The measure would also include “an incentive program for state employees who go above and beyond in protecting the state’s interests and are offered bonuses and, or, opportunities for promotion,” Boner said. The bill draft will also include language “offering signing bonuses for current federal land management agency employees who would rather work for the state,” he added.

The committee also agreed to submit a letter to the BLM asking that the draft plan be withdrawn and if it is not withdrawn that the public comment period be extended by 120 days. Currently, the deadline to submit comments on the draft EIS is Nov. 16.

The committee will again consider the measures when it meets Nov. 13 in Cheyenne.

Dustin Bleizeffer is a Report for America Corps member covering energy and climate at WyoFile. He has worked as a coal miner, an oilfield mechanic, and for 25 years as a statewide reporter and editor primarily...

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  1. I believe that this is a lot of rhetoric about a non-issue. The BLM enforcing any “rules” out on the actual land that they administer is a joke. You won’t find any BLM personnel actually out on the landscape. They will be too busy going to meetings and stuck in their cubicle on their computer to bother anyone. Their rules and policies might be a nuisence to Industry, but that is what lawyers are for, and they deserve it. Tens of thousands of gas wells near Pinedale have had plenty of negative consequences for wildlife and air quality, just to mention a few. Grazing will always continue on BLM lands, as long as it pays out for the lesees. The legislators that have their underwear in a knot about this, are just dodging real issues, like property taxes, infrastructure, and keeping young people from leaving Wyoming. Much ado about nothing.

  2. Poor fourth graders didn’t get their way so they’re taking their toys and going home. Amateur hour at the legislature!

  3. If you’re law enforcement and you don’t enforce the law on federal lands, you should be fired at a minimum. These Wyoming politicians are afraid that they are losing the public land feud. They’ve been taking advantage of the American public forever.

  4. WyoFile, you are becoming part of the misinformation problem. The draft plan B includes closing miles of roads that the BLM backtracked on after being called out about it. How can such a glaring error be in a document 12 years in the making? What other errors are buried in this document? What errors might remain as the document goes from draft to final? You might not agree with the public comments, I am not sure I agree with some of them, but public comment is critical to this process and to continue to call what you disagree with as misinformation is in and of itself misinformation.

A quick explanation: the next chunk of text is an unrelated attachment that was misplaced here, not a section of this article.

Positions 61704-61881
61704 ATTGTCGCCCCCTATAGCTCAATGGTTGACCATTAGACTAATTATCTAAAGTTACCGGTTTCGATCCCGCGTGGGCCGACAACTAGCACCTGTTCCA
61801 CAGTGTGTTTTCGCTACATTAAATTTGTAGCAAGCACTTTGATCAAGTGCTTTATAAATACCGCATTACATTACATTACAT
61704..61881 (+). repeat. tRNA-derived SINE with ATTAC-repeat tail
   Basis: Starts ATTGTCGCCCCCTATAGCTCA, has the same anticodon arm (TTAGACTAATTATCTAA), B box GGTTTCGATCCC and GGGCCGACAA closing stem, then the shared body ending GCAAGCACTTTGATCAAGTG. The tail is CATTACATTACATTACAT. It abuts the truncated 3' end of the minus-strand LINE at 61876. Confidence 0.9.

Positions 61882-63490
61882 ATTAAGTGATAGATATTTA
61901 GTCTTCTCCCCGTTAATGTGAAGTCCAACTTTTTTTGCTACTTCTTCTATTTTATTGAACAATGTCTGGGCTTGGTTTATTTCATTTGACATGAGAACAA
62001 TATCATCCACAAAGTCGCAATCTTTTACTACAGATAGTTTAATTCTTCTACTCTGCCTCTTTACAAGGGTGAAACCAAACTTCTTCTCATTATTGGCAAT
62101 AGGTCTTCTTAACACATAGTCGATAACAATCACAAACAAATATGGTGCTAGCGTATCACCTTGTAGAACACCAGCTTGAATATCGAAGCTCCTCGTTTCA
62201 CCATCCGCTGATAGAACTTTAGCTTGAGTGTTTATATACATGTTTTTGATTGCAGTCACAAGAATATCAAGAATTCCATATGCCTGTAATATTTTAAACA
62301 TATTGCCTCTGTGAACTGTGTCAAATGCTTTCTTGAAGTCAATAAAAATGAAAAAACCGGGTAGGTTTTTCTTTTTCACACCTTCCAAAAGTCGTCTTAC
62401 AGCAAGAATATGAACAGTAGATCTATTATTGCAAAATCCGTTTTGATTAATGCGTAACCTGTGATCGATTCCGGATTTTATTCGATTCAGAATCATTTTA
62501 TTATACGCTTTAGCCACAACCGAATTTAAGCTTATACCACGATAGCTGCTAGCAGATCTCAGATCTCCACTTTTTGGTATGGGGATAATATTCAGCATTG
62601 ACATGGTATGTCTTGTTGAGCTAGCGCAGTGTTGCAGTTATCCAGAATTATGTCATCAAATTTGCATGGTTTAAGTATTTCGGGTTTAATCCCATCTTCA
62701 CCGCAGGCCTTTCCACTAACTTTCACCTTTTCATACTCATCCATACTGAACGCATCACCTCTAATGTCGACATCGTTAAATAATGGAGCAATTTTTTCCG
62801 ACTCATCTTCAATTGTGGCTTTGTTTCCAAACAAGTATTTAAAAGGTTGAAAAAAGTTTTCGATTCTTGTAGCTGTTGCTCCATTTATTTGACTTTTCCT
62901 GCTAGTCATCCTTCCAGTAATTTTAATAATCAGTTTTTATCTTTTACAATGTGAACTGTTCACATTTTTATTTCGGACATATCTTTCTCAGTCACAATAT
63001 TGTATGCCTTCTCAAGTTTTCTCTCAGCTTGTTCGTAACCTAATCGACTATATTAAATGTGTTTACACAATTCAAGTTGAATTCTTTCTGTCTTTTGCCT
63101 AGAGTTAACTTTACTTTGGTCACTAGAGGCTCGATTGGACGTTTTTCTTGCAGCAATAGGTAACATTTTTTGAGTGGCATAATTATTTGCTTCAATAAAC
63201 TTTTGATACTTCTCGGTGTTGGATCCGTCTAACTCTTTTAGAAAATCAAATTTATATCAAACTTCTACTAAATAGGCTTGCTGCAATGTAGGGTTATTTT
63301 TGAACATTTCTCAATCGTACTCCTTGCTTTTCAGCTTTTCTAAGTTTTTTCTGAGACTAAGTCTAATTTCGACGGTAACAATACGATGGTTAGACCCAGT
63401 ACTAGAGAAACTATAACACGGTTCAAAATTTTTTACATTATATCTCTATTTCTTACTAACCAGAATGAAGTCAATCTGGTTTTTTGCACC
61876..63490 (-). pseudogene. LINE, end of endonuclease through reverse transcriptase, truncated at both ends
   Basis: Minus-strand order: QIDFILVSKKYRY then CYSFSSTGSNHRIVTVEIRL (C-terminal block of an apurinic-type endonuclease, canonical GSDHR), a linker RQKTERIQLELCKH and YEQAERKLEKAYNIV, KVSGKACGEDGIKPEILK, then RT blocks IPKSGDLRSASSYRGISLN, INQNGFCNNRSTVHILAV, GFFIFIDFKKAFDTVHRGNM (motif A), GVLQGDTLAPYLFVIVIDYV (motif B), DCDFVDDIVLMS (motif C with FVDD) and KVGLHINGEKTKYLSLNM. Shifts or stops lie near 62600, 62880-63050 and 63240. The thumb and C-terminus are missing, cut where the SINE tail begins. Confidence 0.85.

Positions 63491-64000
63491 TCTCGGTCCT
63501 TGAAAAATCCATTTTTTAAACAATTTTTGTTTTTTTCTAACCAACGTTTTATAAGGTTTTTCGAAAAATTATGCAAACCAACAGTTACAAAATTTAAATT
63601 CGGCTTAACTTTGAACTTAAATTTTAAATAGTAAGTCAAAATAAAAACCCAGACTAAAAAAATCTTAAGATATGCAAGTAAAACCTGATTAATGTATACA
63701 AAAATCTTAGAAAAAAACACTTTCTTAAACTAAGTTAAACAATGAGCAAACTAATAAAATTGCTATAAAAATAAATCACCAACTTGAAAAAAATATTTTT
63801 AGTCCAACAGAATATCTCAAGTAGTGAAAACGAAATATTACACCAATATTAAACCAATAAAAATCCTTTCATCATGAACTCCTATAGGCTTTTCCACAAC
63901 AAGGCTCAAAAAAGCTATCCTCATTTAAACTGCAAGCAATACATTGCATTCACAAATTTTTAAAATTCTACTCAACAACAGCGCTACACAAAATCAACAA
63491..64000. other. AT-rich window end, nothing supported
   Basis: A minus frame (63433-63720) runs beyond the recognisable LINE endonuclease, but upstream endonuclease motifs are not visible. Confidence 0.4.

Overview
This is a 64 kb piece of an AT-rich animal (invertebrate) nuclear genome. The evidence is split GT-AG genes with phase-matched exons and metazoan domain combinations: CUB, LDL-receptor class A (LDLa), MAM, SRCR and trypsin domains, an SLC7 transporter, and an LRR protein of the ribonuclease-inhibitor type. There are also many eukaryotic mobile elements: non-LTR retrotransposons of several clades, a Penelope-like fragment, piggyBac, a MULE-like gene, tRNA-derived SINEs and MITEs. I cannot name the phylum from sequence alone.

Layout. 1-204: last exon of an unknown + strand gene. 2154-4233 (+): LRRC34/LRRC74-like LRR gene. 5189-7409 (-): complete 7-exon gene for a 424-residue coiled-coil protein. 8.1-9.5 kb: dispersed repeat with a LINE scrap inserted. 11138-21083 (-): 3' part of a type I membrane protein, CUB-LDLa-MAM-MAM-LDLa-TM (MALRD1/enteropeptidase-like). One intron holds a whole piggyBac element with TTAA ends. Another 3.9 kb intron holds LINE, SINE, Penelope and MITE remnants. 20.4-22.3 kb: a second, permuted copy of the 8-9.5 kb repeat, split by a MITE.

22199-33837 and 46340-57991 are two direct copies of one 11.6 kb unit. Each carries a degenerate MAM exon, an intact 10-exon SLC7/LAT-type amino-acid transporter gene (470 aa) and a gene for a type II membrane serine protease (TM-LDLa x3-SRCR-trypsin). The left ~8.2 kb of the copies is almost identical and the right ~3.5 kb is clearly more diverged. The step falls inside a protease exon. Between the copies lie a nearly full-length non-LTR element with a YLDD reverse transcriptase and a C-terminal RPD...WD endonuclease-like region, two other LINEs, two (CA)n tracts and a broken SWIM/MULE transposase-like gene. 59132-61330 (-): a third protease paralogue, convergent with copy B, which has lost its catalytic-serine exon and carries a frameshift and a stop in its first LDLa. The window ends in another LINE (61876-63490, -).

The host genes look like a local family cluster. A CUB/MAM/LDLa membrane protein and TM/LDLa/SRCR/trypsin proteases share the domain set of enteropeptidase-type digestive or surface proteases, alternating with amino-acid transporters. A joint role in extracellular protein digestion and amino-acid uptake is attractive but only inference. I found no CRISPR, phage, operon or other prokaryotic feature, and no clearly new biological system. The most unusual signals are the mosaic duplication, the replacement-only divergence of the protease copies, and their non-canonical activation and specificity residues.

I guess you are not as obsessed with the facts as you once were.

    1. Public comment is totally critical to the process, yes! Public comment is open 24/7 on the RMP eplanning website. The process helps identify the errors and improves analysis. One of the reasons this behemoth document took 12 years to get out the door is that three different Presidential administrations were involved and wanted changes to their favorite alternatives. As for the roads issue, roads can’t be closed unless there’s a Travel Management Plan in the RMP, which there isn’t; it was removed from the RMP. That info in the RMP about roads is one of those pieces that got missed during review. (Again, this is why public comment is important!) The travel management plan won’t be worked on until after the EIS is well and truly done, and then we all get to comment on the roads plan.

  5. Grossnickle is a Cliven Bundy wanna-be who thinks “this administration” is out to get him. Sure Grossnickle… the Holy Land has erupted in war and Biden is staring at a map of the Rock Springs area, twisting his evil moustache, eager to stop vandalism at petroglyphs. Yeah pal. Can’t wait to hear your tune about federal agencies when there is a massive grassfire.